Eastern Oregon’s working landscapes encompass an enormous breadth of diversity across space and through time. While we might collectively refer to eastern Oregon’s rangelands as sage-steppe or Oregon’s outback, these rangeland landscapes are inherently variable due to differences in soils, topography, and climate. Anyone who has ridden through Oregon’s sagebrush country has likely traversed through rocky expanses of low sagebrush with sparse bunchgrasses, ventured down into draws filled with tall basin big sagebrush and towering basin wildrye, and then up into sagebrush stands with sporadic junipers and lush Idaho fescue and bluebunch wheatgrass packed close together underfoot. Cattlemen and land managers know how quickly the landscape can change across relatively short distances, from site to site. Grouping portions of a landscape into “ecological sites” based on similar characteristics allows us to better predict the response of vegetation and related resources to management actions and natural disturbances. Understanding what ecological sites occur on your ranch, and how that might influence their responses to variable water years, especially drought, can aid in better, more effective rangeland management and increase profits.
In this article we will introduce you to a variety of tools and technologies available to help improve rangeland management including:
- Ecological Site Descriptions (ESDs)
- USDA Plants Database
- Fire Effects Information System (FEIS)
- Guide to Northern Great Basin Grasses
- Rangeland Analysis Platform (RAP)
- RAP Production Explorer
We will demonstrate the usefulness of ecological sites, introduce you to online tools that provide production estimates for your property, and describe how to access and use the readily available information. For producers ranching in today’s age of information, online tools and technology could be the ranch hand you didn’t know you needed.
What are ecological sites?
Ecological sites are part of a land classification system that divides landscapes into units for study, evaluation and management.
These sites have short names based on soil type and climate. For example, the ecological site Loamy 10-12 PZ has loamy soils and occurs in the precipitation zone (PZ) that normally annually receives 10–12 inches of rain.
Ecological sites also have an ecological description of their climate, soils and vegetation and an interpretation of those properties relative to management and disturbance history.
Table 1 summarizes information for a ranch with three pastures dominated by different ecological sites: Clayey Playette, Loamy 10–12 PZ and Clayey 10–12 PZ. Find your pasture and instructions at Downloading Ecological Site Descriptions (ESDs) using the Web Soil Survey (WSS). You can also scan the QR code in the table at the end of the article.
Ecological sites as a management tool
Several things determine a site's forage production and health. These include:
- Soil type
- Plant community
- Water-holding capacity
- Annual herbaceous production
These characteristics should influence your management decisions, particularly if you don't know how the land was managed previously. For example, ecological site descriptions can help you determine if deep-rooted bunchgrasses are not present because of past management (such as overgrazing), disturbances (such as wildfire) or natural reasons (such as a soil type that only supports shallow-rooted grasses).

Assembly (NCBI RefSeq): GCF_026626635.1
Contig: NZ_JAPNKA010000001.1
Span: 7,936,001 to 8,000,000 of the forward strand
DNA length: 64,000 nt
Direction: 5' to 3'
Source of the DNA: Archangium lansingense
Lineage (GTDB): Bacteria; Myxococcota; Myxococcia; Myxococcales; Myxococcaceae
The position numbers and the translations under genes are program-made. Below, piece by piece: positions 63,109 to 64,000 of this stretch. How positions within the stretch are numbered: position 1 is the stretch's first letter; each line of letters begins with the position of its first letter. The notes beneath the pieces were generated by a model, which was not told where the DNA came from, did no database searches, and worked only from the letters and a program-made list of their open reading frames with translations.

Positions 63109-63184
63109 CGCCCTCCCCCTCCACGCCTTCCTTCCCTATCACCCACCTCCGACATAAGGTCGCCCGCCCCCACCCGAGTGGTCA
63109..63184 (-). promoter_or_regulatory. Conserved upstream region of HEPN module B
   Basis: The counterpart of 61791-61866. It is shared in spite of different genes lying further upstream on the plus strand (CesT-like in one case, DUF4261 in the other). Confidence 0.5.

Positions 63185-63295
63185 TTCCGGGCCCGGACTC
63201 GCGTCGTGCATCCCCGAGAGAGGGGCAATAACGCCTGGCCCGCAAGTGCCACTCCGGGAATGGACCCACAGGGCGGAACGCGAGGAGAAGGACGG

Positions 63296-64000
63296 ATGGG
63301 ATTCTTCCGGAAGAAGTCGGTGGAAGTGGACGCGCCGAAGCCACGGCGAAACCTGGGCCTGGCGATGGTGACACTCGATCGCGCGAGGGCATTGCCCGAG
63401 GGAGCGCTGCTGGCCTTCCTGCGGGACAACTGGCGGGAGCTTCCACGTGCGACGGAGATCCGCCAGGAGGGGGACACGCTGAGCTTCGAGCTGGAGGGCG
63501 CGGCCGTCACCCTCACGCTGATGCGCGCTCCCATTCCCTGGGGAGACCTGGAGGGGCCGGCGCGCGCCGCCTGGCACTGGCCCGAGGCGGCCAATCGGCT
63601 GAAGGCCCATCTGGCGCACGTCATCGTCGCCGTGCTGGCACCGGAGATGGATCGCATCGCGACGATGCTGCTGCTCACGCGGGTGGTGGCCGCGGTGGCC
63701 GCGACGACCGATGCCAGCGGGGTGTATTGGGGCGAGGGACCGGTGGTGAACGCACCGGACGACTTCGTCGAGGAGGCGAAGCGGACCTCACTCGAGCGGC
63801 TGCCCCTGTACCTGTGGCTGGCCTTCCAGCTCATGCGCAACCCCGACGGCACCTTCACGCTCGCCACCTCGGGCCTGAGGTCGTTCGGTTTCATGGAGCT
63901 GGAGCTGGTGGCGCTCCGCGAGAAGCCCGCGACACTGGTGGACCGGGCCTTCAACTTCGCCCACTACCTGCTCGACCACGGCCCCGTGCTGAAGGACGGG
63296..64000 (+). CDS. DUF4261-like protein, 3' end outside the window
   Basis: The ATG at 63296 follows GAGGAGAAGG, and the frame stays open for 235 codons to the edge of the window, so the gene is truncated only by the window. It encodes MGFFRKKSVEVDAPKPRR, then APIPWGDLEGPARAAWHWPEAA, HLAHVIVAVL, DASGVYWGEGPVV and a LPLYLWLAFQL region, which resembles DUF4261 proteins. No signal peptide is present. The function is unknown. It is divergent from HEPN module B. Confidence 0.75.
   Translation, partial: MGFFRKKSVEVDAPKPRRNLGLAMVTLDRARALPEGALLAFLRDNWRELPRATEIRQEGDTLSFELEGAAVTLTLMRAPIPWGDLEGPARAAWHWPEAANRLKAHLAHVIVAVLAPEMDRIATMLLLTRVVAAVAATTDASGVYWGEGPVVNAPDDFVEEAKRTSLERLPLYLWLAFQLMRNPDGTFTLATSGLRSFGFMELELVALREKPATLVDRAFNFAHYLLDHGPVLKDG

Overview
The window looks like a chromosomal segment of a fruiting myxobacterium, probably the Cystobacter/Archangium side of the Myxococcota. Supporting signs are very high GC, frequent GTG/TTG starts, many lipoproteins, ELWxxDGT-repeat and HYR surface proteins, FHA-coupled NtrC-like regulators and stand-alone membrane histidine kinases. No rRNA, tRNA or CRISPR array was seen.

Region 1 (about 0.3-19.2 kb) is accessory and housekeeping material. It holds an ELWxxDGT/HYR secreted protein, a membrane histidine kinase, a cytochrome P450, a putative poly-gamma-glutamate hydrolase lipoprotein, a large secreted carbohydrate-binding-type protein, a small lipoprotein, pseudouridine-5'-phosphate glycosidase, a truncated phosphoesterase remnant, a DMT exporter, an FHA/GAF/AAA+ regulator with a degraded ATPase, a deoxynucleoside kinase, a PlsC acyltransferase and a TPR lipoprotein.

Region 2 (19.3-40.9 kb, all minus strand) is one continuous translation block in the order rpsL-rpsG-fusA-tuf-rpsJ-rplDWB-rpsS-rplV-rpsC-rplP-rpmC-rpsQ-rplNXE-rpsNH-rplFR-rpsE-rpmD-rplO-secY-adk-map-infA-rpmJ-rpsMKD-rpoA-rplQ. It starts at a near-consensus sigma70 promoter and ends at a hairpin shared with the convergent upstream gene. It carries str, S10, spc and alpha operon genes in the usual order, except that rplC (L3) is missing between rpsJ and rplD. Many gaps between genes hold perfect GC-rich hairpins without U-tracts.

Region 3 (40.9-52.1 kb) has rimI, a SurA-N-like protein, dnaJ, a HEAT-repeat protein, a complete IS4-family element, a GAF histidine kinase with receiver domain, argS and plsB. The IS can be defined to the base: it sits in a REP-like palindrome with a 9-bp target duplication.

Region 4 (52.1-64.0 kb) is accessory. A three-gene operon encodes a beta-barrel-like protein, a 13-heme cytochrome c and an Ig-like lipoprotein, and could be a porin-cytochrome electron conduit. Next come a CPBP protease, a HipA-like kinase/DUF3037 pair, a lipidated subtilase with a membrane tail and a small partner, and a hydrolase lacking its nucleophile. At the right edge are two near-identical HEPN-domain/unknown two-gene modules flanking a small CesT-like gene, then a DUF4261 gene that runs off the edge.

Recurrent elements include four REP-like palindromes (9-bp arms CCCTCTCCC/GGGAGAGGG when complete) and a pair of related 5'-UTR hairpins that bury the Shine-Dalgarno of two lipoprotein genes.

Table 1 shows that the Clayey Playette ecological site has shallow, finely textured soils typical of dry lake basins and valley floors. It likely will not support a high density of deep-rooted bunchgrasses. The absence of these grasses reflects the site’s low production potential, not mismanagement.
Conversely, the Clayey 10–12PZ ecological site is typical of rolling uplands above 4,500 feet. Its native plant community is dominated by the large, deep-rooted bunchgrasses, bluebunch wheatgrass (Pseudoroegneria spicata ssp. spicata), Thurber’s needlegrass (Achnatherum thurberianum), and Wyoming big sagebrush (Artemisia tridentata ssp. wyomingensis).
While Sandberg’s bluegrass (Poa secunda), a small-statured, shallow-rooted bunchgrass, is common in the stand in this ecological site, we should be concerned if it dominates and there is little to no bluebunch wheatgrass or Thurber’s needlegrass present. A dominance by Sandberg’s in this scenario could indicate lasting impacts from historic disturbances, such as overgrazing.
Download the ecological site description from the website as a .pdf to get the complete species list. The common grasses, forbs and shrubs on each site are usually listed under the additional community tables. These lists will tell you if certain plants are missing due to past management, drought or other factors.
Knowing which species to expect will help determine which species to seed post-fire. For example, seeding a species such as Idaho fescue (Festuca idahoensis) into a site where Thurber’s needlegrass is expected to dominate would likely result in low restoration success.
Knowing the expected species and their potential can help you identify problems. For example, cattle often select more nutritious and palatable species. Their preference changes throughout the year. A pasture where grazing pressure seems in balance with the palatable grass supply could instead be transitioning to less nutritious grass, leading to the loss of the palatable species.